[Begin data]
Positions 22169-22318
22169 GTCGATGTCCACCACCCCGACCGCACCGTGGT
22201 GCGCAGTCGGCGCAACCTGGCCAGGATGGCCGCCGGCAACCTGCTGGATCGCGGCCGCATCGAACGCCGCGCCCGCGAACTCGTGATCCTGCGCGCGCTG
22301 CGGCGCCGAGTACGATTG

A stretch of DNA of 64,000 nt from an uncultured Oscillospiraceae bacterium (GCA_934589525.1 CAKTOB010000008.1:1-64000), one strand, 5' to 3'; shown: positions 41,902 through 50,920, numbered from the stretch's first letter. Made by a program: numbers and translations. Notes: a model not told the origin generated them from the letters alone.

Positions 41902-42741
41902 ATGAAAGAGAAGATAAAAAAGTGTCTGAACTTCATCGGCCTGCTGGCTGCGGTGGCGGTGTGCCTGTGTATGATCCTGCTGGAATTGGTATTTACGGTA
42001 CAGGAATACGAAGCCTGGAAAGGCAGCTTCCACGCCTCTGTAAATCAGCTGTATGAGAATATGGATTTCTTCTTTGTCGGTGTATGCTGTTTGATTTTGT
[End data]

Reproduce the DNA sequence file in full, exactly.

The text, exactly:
Positions 22169-22318
22169 GTCGATGTCCACCACCCCGACCGCACCGTGGT
22201 GCGCAGTCGGCGCAACCTGGCCAGGATGGCCGCCGGCAACCTGCTGGATCGCGGCCGCATCGAACGCCGCGCCCGCGAACTCGTGATCCTGCGCGCGCTG
22301 CGGCGCCGAGTACGATTG

A stretch of DNA of 64,000 nt from an uncultured Oscillospiraceae bacterium (GCA_934589525.1 CAKTOB010000008.1:1-64000), one strand, 5' to 3'; shown: positions 41,902 through 50,920, numbered from the stretch's first letter. Made by a program: numbers and translations. Notes: a model not told the origin generated them from the letters alone.

Positions 41902-42741
41902 ATGAAAGAGAAGATAAAAAAGTGTCTGAACTTCATCGGCCTGCTGGCTGCGGTGGCGGTGTGCCTGTGTATGATCCTGCTGGAATTGGTATTTACGGTA
42001 CAGGAATACGAAGCCTGGAAAGGCAGCTTCCACGCCTCTGTAAATCAGCTGTATGAGAATATGGATTTCTTCTTTGTCGGTGTATGCTGTTTGATTTTGT